Comment: Longevity of hotels is treading on the wrong side

Comment: Longevity of hotels is treading on the wrong side

With so much push towards sustainability, it seems contradictory that hotels are now expected to undergo refurbishments within a short span of time

 Sweta Parida
ITP Images
Sweta Parida

The current crop of hotels do not last beyond seven years before they have to go through the refurbishment exercise. Why has the constant need to have new elements, which feed our digital nomadic lifestyles, become a trend catalyst in hospitality spaces?

Historically, luxury properties have maintained the same brand image for decades before being renovated. With blurred boundaries between work and play, hotels, too, are mimicking what happens at work and private residences.

Buzzwords such as community and social spaces reflect how modern-day lifestyles segue into diverse realms, and nowhere is this more evident than hotels. Lobbies, for example, have turned into clubhouse-like facilities where you can have a meeting, mingle with your friends, stay, eat and partake in leisure activities. From offering visual eye-candy with references to pop culture, to housing art galleries, luxury spas and cinemas is becoming de rigueur for hotels, both big and boutique.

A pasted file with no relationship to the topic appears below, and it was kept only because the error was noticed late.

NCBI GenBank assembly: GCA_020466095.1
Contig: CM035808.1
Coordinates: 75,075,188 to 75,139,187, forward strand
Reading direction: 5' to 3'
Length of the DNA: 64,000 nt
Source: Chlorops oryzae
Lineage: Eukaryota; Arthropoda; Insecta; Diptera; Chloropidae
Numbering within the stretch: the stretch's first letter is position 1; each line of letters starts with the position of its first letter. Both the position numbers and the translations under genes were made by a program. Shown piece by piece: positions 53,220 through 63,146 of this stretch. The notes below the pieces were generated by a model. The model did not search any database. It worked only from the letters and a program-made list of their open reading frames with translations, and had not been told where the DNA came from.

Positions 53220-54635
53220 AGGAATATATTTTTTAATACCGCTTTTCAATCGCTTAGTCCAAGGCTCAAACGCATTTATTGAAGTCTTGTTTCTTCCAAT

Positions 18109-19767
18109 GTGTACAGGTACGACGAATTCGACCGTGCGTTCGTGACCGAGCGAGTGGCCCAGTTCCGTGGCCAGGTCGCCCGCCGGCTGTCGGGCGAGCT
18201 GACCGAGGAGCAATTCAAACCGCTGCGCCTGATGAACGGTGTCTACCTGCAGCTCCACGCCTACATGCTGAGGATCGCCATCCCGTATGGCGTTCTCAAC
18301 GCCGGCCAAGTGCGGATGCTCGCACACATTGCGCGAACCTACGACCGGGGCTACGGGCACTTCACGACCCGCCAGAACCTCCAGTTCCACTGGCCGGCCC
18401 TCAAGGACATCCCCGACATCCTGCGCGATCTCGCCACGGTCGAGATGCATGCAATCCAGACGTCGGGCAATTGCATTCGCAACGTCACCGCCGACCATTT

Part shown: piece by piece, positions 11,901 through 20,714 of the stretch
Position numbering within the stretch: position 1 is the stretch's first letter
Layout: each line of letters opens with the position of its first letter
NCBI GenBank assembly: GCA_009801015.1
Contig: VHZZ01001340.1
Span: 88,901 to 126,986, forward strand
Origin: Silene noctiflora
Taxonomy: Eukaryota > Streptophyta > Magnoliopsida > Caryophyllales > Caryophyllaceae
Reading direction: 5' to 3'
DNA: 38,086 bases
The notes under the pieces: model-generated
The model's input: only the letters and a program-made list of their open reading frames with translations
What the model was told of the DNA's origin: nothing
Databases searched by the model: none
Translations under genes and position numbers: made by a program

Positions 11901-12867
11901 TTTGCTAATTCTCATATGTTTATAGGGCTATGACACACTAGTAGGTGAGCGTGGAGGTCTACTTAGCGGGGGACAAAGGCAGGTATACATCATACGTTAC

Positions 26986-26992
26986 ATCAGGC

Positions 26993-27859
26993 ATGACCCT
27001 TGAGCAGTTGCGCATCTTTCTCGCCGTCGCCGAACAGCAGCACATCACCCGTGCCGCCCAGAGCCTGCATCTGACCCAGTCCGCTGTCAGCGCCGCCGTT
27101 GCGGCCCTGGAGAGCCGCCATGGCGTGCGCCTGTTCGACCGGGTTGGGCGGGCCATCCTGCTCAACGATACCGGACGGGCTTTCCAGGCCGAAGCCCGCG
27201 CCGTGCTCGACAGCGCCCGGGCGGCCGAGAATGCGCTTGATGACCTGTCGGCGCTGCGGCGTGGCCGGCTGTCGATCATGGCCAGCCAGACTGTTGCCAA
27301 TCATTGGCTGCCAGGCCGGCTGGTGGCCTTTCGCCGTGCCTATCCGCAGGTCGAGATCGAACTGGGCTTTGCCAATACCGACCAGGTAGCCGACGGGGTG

Not to mention, avant-garde food and beverage concepts, which also must be constantly updated to retain guests’ interest. This again links back to the relentless demand for new and fast experiences that travellers nowadays demand.

Experiential stays have become almost synonymous with Instagrammable moments. The more such social media opportunities hotels can provide guests with, the higher their popularity ratings. So this brings us back to a very fundamental topic: Is such an oft-refurbished property sustainable?

With owners, operators and designers stressing on the need for environment-friendly spaces, is there a need to educate guests about slowing down a bit? For instance, Interface’s biophilic carpet tiles not only adhere to strict environment protection guidelines, but it can be replaced only in the affected area. This helps prevent wastage and further adding to the landfill.

Using locally-sourced materials in the projects has also been gaining ground among designers. Not only does it make economical sense, but I reckon, it’ll also provide a sense of social responsibility to everyone who comes into contact with such hotels. Opting for hotels with strong sustainability ethos has never seemed better.

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